On Wednesday, 15 teens will celebrate their quinceañera at the Texas Capitol in the hopes of creating a political statement against Senate Bill 4 (SB 4)—a new Texas law which will allow local law enforcement officers to question the immigration status of people they detain.
“Texas is our home, it’s part of the Latino community, and there is no better way to show this than to have a quinceañera bash at the Capitol with girls wearing bright colorful dresses, dancing to songs in English and Spanish that show the mix of who are in the community,” said Cristina Tzintzun, founder of Jolt Texas, the organization planning the event. “This celebration of culture is a call for action against SB 4 by showing the symbolization of young Latinas’ coming of age and recognizing their responsibility to their community.”
Signed into law in early May by Texas governor Greg Abbott, many young Latinos in Texas have protested the bill, and cities like Dallas, Houston, El Paso and Austin have also joined the fight with several lawsuits.
“As an adult and a Latina, I should be the voice and the caretaker of those who can’t speak for themselves,” said Magdalena Juarez, a Jolt Texas volunteer. Juarez told Latino USA that she is excited for the Wednesday protest against an SB 4 bill she refers to as “a discriminatory and unfair bill that should not have been passed.”
For the Wednesday event, the 15 young women will wear large, bright quinceañera dresses and share 15 reasons why they’re resisting SB 4. They will also perform a dance piece to “Somos más americanos” (We Are More American) from Los Tigres Del Norte and “Immigrants (We Get The Job Done)” from Hamilton.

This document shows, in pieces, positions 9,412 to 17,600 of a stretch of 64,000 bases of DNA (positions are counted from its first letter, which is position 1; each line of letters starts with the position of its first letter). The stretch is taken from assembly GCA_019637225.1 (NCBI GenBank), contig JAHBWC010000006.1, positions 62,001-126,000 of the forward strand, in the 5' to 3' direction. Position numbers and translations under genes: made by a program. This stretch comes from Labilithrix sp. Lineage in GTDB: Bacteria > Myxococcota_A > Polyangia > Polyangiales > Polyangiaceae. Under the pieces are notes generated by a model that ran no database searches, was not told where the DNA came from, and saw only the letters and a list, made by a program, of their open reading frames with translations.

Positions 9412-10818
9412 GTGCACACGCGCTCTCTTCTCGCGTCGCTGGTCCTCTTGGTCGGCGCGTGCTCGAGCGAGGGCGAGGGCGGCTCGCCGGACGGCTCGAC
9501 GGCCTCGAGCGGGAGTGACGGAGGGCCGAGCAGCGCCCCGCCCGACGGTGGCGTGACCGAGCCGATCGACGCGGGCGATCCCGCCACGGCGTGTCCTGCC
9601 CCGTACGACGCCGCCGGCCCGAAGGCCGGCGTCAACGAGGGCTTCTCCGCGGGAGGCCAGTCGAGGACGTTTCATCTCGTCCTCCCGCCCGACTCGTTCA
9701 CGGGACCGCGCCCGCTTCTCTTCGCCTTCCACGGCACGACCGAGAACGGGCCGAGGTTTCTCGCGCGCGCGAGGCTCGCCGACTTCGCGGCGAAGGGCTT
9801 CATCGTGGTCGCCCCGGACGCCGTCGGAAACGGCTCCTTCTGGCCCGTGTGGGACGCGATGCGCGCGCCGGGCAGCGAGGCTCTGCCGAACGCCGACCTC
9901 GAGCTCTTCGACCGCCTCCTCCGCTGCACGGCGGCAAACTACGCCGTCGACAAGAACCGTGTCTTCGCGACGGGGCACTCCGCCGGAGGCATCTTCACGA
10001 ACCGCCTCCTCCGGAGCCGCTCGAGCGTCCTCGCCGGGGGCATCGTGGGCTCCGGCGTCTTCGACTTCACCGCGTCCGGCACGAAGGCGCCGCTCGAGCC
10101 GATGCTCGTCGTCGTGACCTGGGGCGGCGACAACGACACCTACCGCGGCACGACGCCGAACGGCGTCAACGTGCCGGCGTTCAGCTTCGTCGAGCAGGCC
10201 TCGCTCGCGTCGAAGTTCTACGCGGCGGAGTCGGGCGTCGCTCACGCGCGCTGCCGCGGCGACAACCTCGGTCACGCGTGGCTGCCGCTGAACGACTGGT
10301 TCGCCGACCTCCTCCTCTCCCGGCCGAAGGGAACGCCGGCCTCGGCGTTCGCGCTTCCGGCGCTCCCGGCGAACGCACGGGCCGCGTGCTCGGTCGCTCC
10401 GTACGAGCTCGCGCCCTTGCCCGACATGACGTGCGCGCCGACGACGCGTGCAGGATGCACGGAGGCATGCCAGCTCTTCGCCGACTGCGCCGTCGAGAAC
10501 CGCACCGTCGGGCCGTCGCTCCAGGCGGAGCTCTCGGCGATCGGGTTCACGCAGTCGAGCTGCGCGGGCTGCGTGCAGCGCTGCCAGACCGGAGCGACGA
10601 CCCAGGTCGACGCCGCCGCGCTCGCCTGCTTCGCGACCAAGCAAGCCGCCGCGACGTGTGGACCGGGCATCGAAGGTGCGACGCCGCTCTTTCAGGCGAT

After the performance, the quinceañeras will visit legislators who supported SB 4. They plan to give these legislations gifts such as flowers and a card of them in their quinceañera dresses holding up their “ramo” (flowers bouquet) in the shadow of the Statue of Liberty to symbolize that “they too are America as much as anyone else is.”
Tzintzun said all the cards will have stats that show how laws like SB4 are affecting the Latino community and in particular Latinas.
The idea for Quinceañeras at the Capitol came happened when Tzintzun and a Jolt Texas volunteer spotted three girls taking their quinceañera photos the Texas Capitol.
“I thought ‘what a beautiful image,’ it shows that we are Texas, Texas is our home and we are not going anywhere,” said Tzintzun.
SB 4 goes into effect September 1, and the consequences against law enforcement jurisdictions who don’t comply can lead to civil penalties of $25,000 per day. In addition, many Texas Latinos have labeled SB 4 as a “show me your papers” law, echoing laws such as Arizona’s SB 1070. The Latino community continues to unite in solidarity and the quinceañeras hope their efforts will motivate other young Latinos to join the fight.
“What the Latino community and immigrant community is facing right now whether from threats of repealing Deferred Action for Childhood Arrivals (DACA) to laws like SB 4 in Texas makes many in our community feel fearful and afraid and we want to show that not only we are resisting tendencies like that but we are celebrating who we are,” Tzintzun added.